I started a joke, which started the whole world crying, But I didn't see that the joke was on me, oh no.
I started to cry, which started the whole world laughing, Oh, if I'd only seen that the joke was on me.-- The Bee Gees, 1968
Tell me if you've already heard this one:
"You know, education, if you make the most of it, you study hard, you do your homework and you make an effort to be smart, you can do well. And if you don't, you get stuck in Iraq."
That was the hilarious Sen. John F. Kerry speaking to a group of college students a few days ago. It was supposed to be a joke, he says, but he botched it.
What he really meant to say was, wait, wait, this is really funny:
"I can't overstress the importance of a great education. Do you know where you end up if you don't study, if you aren't smart, if you're intellectually lazy?"
No, Mr. Kerry, where, where? Please don't say we end up married to a poor woman.
"You end up getting us stuck in a war in Iraq. Just ask President Bush."
The obvious lesson here is that some people should never try to be funny. Otherwise, Kerry seemed to be addressing a group of second-graders. "Do your homework"? "Make an effort to be smart"?
Oh, OK, Dad, you go first.
Kerry's blunder and the subsequent uproar from Republicans (and even some Democrats) at first seemed overblown -- a political opportunity too sweet to be ignored. In the final days before an election that has evolved as a referendum on an increasingly unpopular war, Kerry might as well have saluted George Bush and handed him a bullhorn.
Did Republicans, including the president, milk the moment until it was begging for mercy? Of course. Just as Democrats have milked every mispronounced syllable in Bush's repertoire to suggest that he's almost as dumb as Kerry.
Neither man is dumb, obviously, and each is afflicted with different problems. But in Kerry's case, it doesn't really matter what he meant to say. Why not? The answer goes a long way toward explaining what has gone wrong with the Democratic Party in recent years.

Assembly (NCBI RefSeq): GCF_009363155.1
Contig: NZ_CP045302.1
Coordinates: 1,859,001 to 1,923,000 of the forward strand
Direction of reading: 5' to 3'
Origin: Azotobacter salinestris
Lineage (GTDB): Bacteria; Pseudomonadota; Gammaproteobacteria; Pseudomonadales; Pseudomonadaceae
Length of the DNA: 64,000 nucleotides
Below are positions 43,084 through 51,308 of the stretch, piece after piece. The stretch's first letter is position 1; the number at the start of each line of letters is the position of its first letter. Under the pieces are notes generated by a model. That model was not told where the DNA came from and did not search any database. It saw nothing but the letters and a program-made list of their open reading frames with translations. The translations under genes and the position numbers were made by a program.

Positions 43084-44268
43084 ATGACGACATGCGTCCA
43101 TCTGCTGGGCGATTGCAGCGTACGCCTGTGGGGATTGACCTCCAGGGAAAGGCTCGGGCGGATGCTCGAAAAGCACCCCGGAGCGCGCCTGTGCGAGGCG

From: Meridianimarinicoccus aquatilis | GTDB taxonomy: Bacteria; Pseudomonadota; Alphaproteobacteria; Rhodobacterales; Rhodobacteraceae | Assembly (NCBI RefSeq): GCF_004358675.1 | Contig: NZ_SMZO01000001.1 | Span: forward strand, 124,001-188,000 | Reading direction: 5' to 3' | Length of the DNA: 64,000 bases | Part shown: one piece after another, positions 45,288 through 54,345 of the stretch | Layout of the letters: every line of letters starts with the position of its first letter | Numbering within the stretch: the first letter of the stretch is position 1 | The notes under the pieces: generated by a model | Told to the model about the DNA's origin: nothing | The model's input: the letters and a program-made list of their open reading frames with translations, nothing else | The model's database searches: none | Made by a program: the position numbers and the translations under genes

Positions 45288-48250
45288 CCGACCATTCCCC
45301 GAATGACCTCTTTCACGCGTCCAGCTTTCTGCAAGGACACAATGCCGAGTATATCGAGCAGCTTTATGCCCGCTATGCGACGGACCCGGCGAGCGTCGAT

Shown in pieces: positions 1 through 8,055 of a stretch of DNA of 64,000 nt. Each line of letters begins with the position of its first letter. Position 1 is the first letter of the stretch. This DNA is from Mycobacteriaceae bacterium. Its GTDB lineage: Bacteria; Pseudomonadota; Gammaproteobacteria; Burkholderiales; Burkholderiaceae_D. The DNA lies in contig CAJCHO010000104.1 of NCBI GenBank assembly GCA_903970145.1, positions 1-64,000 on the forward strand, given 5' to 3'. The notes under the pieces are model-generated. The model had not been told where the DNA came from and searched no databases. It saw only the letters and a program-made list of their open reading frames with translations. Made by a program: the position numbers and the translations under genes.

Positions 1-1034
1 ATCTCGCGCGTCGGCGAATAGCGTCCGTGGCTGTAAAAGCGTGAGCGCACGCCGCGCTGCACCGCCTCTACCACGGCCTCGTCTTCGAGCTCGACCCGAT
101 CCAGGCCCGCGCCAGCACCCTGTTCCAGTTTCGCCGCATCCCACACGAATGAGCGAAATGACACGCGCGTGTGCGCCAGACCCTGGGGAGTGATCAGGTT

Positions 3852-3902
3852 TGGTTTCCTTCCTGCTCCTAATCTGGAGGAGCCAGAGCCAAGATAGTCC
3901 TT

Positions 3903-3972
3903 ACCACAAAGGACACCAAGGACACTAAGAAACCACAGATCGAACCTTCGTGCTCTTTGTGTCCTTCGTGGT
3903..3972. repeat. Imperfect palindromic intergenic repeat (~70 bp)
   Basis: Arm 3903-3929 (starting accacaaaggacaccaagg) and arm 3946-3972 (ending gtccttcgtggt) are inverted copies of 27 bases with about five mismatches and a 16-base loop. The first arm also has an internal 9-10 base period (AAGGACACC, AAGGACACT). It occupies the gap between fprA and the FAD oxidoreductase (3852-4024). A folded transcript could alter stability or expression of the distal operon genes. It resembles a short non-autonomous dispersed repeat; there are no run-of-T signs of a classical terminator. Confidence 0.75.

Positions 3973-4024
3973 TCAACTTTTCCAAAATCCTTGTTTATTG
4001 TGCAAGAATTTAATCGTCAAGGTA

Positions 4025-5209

Whether Kerry is hanging with blue collars in a Boston pub -- or sniffing snifters with his Brahmin brethren -- he comes across as a pandering, elitist, effete limousine liberal who doesn't have a clue what ordinary Americans, including our gang in Iraq, are all about.
The same goes for the political party that anointed Kerry as its presidential candidate two years ago, and ordinary Americans sense it. They can smell smarter-than-thou elitism an ocean and a continent away.
Whatever Kerry meant, he managed to spin Democratic gold into hay with his kinda-sorta-maybe apology.
He botched the botch.
Here in forgiving America, you make a mistake, you apologize, and the world keeps turning. It's so simple and easy -- unless you're the sort who can't admit error.
And what sort might that be? One who is arrogant and prideful.
Nobody needs a psychology degree to know that much. We all struggle with apologies, and we all know that pride is what gets in our way. It took Kerry several tussles with denial to finally get out a semblance of an "apology":
"I sincerely regret that my words were misinterpreted to wrongly imply anything negative about those in uniform and I personally apologize to any service member, family member or American who was offended."
And your little dog, too.
Roughly translated, here's what Kerry really said: "I'm sorry you're so stupid that you didn't get my meaning, but then, you're so stupid."
A non-apology isn't an apology. A less prideful -- and funnier -- Kerry would have done better to spit out his shoe and say something like:
"Boy, I don't know what's wrong with me. I always get so nervous around college students because they're so cool and I'm not. I would never malign American troops or take cheap shots at their commander in chief in the midst of war."
Except of course, he would, and famously did upon returning from Vietnam. Days before the midterm elections, Kerry merely reminded Americans of that history, as well as why they didn't vote for him in '04.